The justices declined to review a lower court ruling from December 2016 in the Second Amendment case. The move comes as lawmakers and students have called for stricter gun restrictions after the mass shooting last week in Parkland, Fla., in which a gunman killed 17 people at a high school and wounded more than a dozen.
Justice Clarence Thomas wrote a 14-page dissent to say that the Second Amendment right to bear arms “is a disfavored right in this Court.” No other justices joined the dissent.
The Supreme Court hasn’t decided a major case over how much lawmakers can limit the Second Amendment’s right to own firearms since 2010 — leaving states, localities and Congress free to act.
For example, the Supreme Court has never decided a case about a ban on assault weapons or limits to the number of rounds of ammunition a magazine can hold. Thomas said the court hasn’t clarified the standard for assessing Second Amendment claims in 10 years.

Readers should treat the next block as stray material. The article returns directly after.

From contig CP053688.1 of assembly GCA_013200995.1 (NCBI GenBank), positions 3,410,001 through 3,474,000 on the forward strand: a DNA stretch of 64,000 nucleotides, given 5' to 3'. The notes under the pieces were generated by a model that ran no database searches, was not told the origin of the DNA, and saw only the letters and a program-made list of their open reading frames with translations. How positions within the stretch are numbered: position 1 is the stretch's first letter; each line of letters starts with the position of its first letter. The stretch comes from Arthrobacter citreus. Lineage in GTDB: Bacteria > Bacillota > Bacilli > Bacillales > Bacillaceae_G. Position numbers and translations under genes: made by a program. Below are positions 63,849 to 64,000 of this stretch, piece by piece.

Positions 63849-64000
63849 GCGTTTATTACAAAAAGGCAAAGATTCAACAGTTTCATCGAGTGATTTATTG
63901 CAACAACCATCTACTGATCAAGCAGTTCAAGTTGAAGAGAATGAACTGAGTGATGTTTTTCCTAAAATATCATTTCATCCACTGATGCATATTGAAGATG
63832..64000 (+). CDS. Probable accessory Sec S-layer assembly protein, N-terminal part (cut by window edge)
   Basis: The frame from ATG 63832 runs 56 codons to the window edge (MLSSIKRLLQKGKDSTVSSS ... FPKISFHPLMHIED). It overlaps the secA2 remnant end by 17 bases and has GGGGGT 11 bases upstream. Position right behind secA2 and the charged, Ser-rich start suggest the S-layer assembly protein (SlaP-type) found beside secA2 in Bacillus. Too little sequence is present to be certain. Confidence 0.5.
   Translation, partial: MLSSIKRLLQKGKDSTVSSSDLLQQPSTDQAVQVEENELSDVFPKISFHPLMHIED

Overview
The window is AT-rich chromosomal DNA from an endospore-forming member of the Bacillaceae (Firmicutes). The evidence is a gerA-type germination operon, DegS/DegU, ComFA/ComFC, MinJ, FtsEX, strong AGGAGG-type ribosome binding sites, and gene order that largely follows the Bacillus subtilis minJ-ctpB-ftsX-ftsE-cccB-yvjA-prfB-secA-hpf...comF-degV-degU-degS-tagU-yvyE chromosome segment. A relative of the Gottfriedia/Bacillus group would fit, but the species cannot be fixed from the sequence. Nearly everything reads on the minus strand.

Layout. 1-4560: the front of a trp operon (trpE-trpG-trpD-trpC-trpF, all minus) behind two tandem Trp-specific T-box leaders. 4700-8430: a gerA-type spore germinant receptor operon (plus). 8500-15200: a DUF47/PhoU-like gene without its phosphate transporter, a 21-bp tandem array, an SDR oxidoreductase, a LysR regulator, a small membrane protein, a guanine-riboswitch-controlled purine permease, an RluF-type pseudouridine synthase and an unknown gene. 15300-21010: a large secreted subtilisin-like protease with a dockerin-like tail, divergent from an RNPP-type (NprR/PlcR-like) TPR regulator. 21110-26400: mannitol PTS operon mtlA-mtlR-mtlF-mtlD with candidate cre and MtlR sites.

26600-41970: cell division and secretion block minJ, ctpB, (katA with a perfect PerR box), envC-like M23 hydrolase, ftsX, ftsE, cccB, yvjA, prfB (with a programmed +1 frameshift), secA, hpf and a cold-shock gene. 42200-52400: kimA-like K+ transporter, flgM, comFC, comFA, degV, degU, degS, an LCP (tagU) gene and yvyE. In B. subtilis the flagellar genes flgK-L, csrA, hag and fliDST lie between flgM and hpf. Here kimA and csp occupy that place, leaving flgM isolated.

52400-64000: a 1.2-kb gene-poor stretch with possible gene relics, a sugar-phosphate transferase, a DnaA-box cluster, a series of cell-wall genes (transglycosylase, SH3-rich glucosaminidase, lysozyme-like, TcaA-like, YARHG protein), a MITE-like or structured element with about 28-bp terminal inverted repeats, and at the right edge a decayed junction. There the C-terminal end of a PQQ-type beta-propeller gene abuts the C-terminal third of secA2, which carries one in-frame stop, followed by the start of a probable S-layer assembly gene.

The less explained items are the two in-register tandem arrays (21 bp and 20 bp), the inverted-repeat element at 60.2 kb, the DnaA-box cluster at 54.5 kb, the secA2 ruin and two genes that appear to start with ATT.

“The right to keep and bear arms is apparently this Court’s constitutional orphan,” Thomas wrote. “And the lower courts seem to have gotten the message.”
The U.S. Court of Appeals for the 9th Circuit treated the California gun law with a lesser level of scrutiny and “would not have done this for any other constitutional right,” Thomas wrote.
The 9th Circuit, for example, invalidated an Arizona law partly because it delayed women seeking an abortion, and struck down a county’s five-day waiting period for nude-dancing licenses because it prevented First Amendment rights to be expressed during that time, Thomas wrote.
And he added that there have been enough Supreme Court justices willing to hear cases on waiting periods for abortions, the publication of racist speech or delay of a traffic stop.
“The court would take these cases because abortion, speech, and the Fourth Amendment are three of its favored rights,” Thomas wrote.
President Donald Trump, through White House press secretary Sarah Huckabee Sanders, expressed support Monday for a bipartisan bill by Sens. John Cornyn, R-Texas, and Christopher S. Murphy, D-Conn., to improve compliance with the criminal background check system.
The California law aimed to give authorities time to conduct a background check and create a “cooling off” period that gives people who could harm others a chance to reconsider. California is one of eight states and the District of Columbia to have a waiting period for gun purchases.